COPPA: The Basics 2016-12-21T00:14:08+00:00

The new COPPA goes into effect on July 1, 2013. Are you ready? Here are some basics for you to know prior to the effective date. This is not an exhaustive post. Please visit the FTC’s COPPA FAQ for additional answers.

1.    What is COPPA?

COPPA, the Children’s Online Privacy Protection Act, is a law passed over a decade ago in the United States. The United States Federal Trade Commission (FTC) oversees and enforces this law. The rules were recently updated by the FTC to reflect the changes in technology over the past decade.  This law describes how app developers can treat their users who are under 13.

The goal of the rule is to give parents control of how their children’s data is collected through an app. If your make apps are directed at children under 13 in the U.S. (even if you, the developer, are not based in the U.S.), you need to follow the rules for COPPA.

2.    How does one comply with COPPA?

The COPPA rule outlines how apps may and may not collect data from users under the age of 13.  If you collect data (even for just a short time), you must display a privacy policy, notify parents, and get their verifiable consent if you or any of your third parties (analytics, plug-ins, etc.) collect any personally identifiable information. This does not apply to data stored on the device that is NOT collected by the developer (example: your app allows photos to be taken but those photos are ONLY stored on the device).

The following are personally identifiable information (PII):

  • First and last name;
  • A home or other physical address including street name and name of city or town;
  • Online contact information;
  • A screen or user name that functions as online contact information;
  • A telephone number;
  • A social security number;
  • A persistent identifier that can be used to recognize a user over time and across different web sites or online services;
  • A photograph, video, or audio file, where such file contains a child’s image or voice;
  • Geolocation information sufficient to identify street name and name of city or town; or
  • Information concerning the child or the parents of that child that the website or app collects online from the child and combines with one of the points listed above.

3.    If the app does not collect any data, what does one need to do to follow the law?

When you make an app, you need to be sure that you and any third parties you use are not collecting ANY information. If you can guarantee that you and your third parties do not collect any data, you still may want to consider having an easy-to-read privacy policy that clearly outlines that policy.

You should also keep in mind that if you ever receive any personally identifiable information, you must delete that information.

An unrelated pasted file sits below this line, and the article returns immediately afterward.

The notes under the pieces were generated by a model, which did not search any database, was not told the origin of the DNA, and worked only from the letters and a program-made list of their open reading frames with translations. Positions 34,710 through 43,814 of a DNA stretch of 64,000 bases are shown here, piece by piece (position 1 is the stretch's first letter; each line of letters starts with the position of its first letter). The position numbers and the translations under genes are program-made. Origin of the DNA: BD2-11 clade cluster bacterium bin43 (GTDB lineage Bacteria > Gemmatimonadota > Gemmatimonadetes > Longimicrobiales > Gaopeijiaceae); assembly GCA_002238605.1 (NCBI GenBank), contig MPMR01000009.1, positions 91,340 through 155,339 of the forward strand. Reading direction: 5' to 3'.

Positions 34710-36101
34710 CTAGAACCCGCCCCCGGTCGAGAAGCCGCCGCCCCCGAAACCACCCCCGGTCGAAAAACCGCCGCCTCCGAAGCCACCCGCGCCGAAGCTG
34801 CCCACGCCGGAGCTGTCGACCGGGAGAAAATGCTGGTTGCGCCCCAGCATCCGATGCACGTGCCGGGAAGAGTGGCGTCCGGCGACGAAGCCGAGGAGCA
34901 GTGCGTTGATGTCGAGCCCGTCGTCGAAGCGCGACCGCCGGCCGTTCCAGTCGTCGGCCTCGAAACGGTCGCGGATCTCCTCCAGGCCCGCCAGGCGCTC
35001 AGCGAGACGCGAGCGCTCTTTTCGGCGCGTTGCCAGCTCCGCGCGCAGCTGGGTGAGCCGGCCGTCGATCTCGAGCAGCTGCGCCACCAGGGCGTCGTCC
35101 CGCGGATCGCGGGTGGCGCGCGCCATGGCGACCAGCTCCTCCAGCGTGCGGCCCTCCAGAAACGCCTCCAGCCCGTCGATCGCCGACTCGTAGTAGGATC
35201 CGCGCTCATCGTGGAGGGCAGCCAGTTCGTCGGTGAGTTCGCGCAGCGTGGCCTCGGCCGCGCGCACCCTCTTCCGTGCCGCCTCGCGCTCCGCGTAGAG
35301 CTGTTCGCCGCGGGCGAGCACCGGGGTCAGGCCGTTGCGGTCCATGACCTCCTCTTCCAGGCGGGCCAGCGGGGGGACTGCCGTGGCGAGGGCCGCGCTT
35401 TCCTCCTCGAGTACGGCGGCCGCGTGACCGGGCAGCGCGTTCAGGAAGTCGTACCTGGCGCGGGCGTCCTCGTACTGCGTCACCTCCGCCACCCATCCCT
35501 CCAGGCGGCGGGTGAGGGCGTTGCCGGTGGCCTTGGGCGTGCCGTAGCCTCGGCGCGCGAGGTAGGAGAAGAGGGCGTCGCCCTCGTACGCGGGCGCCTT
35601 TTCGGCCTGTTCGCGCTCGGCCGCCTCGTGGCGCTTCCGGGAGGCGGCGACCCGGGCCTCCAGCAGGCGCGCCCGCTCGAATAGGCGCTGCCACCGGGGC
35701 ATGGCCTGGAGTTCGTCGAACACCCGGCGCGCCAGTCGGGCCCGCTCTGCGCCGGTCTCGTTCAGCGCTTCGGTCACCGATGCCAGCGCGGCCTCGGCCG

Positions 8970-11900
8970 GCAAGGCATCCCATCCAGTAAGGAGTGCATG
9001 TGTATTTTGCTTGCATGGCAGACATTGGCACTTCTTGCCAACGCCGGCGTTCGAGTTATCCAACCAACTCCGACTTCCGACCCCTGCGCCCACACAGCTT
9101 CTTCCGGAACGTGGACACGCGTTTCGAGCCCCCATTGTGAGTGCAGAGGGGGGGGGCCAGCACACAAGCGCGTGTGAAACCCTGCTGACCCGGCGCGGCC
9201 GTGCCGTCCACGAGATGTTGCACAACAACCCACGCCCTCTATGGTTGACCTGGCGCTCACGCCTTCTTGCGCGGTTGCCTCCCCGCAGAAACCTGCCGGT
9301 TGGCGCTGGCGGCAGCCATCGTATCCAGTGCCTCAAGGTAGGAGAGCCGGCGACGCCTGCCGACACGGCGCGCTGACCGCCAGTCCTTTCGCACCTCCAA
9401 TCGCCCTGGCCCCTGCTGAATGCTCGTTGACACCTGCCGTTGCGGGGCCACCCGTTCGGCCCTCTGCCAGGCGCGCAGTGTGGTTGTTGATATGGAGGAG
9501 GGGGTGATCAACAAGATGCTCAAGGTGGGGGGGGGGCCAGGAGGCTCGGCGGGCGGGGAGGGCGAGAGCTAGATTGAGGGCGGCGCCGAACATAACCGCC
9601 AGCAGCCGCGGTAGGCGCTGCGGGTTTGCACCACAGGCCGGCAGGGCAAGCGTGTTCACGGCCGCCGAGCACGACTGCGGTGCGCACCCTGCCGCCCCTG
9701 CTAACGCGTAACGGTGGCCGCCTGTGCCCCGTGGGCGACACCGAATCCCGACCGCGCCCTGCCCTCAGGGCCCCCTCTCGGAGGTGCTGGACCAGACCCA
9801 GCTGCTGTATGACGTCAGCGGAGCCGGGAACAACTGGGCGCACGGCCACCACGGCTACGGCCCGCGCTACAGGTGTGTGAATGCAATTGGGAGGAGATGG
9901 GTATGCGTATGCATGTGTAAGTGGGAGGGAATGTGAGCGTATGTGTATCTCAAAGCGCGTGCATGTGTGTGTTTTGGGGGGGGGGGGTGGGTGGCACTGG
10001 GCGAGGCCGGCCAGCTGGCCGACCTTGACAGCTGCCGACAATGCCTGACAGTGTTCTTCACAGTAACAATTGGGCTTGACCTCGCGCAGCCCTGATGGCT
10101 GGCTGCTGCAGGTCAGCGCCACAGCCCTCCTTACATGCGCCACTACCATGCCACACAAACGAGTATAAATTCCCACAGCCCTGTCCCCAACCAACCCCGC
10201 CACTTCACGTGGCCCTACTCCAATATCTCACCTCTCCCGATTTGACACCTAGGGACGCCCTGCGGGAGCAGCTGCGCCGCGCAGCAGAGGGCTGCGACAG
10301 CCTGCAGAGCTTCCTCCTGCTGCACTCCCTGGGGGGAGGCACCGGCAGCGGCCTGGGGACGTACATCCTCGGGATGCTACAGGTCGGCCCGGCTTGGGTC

4.    What is verifiable parental consent?

If you collect any of the PII listed above, you MUST get verifiable parental consent BEFORE you collect any data. The FTC has outlined a few ways for you to get that consent:

  • Providing a consent form to be signed by the parent and returned via U.S.  mail, fax, or electronic scan (the print-and-send method);
  • Requiring the parent, in connection with a monetary transaction, to use a credit card, debit card, or other online payment system that provides notification of each discrete transaction to the primary account holder, which does NOT include the initial purchase in the app store;
  • Having the parent call a toll-free telephone number staffed by trained personnel, or have the parent connect to trained personnel via video-conference; or
  • Verifying a parent’s identity by checking a form of government-issued identification against databases of such information, provided that you promptly delete the parent’s identification after completing the verification.

After obtaining parental consent, you need to provide a parent access to their child’s information to review or have information deleted, if requested. You also need to keep that information secure and for only as long as necessary.

FTC Safe Harbors (to be discussed in a future post) may be able to guide you on acceptable methods for obtaining verifiable parental consent. The current COPPA safe harbors are: Aristotle, Children’s Advertising Review Unit (CARU), Entertainment Software Rating Board (ESRB), TRUSTe, and PRIVO.

5.    Are there other laws around the world that also might have an impact?

YES! There are laws in many countries that govern what data and from whom you can and cannot collect. Here are just a couple (these apply to all people, not just children):

The EU Cookie Law was changed on May 26, 2011 and applies to how you use cookies for storing information on a user’s device.

Mexico’s Privacy Notice guidelines require privacy notices prior to data collection in Spanish.

There are more laws in the works. For example, the EU is also looking to overhaul their data protection laws. The EU General Data Protection Regulation was proposed on January 25, 2012. This will unify data protection within a single law across the European Union. This is not law as of right now but something we’re monitoring.